Gary Collinson on Warner Bros. and its handling of its DC properties…
Before we get into this article, I want to point out that I am a fan of the DC Extended Universe, and I have always wanted to see it succeed. In my opinion, the DCEU has given us one very good movie (Man of Steel), three decent movies (Batman v Superman: Dawn of Justice, Wonder Woman and Justice League), and one god awful movie (Suicide Squad). I’ve been very impressed with the portrayals of the heroes so far (even Cyborg managed to win me over!), and while Justice League was far from perfect, it left me wanting to see more of all of these characters. So please, hardcore DC fans, don’t bash me as a hater. I’ve been a DC fan all of my life. Moreso than I have been Marvel. But you cannot ignore the fact that mistakes have been made, and what should have been a superhero universe to rival the MCU is now considered by many to be a failure. The brand has been damaged, and the time to turn things around is quickly running out.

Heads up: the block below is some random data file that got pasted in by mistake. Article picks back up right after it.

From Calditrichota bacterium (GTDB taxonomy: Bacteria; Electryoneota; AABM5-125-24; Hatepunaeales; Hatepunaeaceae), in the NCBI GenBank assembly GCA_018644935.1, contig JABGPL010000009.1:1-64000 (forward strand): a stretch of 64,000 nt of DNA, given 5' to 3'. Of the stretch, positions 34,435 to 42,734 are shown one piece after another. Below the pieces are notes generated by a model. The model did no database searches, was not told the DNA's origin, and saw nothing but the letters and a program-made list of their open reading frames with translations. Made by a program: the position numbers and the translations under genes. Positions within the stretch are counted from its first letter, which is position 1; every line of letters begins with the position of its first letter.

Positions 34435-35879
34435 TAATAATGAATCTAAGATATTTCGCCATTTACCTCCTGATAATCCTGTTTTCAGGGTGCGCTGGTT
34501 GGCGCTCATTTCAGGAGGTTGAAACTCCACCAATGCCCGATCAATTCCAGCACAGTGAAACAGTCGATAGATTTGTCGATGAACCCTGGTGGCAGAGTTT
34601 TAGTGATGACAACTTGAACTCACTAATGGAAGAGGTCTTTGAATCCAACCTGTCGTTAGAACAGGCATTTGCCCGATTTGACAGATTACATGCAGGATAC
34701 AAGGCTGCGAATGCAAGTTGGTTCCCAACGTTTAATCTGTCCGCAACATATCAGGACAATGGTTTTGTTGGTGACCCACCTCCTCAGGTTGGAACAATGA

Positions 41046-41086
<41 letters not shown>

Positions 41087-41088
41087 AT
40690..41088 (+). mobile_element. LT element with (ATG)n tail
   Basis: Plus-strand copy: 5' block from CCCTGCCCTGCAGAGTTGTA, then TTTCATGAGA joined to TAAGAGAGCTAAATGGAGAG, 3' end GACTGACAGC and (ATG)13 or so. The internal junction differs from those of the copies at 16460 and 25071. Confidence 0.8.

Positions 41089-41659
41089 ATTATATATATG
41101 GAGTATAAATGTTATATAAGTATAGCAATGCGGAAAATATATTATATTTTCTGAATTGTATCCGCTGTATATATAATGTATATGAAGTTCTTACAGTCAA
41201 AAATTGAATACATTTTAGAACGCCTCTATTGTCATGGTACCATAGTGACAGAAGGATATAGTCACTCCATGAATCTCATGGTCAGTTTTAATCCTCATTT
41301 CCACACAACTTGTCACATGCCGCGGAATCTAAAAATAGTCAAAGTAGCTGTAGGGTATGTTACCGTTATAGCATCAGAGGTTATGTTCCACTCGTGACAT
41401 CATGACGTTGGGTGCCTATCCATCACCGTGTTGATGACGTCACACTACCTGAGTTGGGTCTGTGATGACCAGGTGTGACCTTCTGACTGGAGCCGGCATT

My problem is not with the DCEU itself, it’s not with the movies as such, it’s not with Zack Snyder, or Joss Whedon, or David Ayer. My problem is with Warner Bros.’ handling of the franchise. When Batman v Superman and the initial DCEU slate was first announced, many people praised WB for choosing to go down a different path to Marvel. Instead of establishing its characters through origin stories, we’d be thrown straight into the world, with many of the heroes and villains fully formed. On paper, it was a refreshing approach. However, in reality, it was an attempt to catch up to Marvel without putting the groundwork in. It harmed the product, it’s harmed the future prospects of the DCEU, and it has led to a situation where – barring a miracle – a Justice League movie is going to gross less than a Thor movie. The most famous superhero team in history, together on screen for the first time, with three of the four most iconic superhero characters of all time as part of its roster, is going to make less than a movie featuring a B-list superhero who we’ve already seen in five movies. If you are a true DC fan, you have to be hurt by that. There’s really no excuse.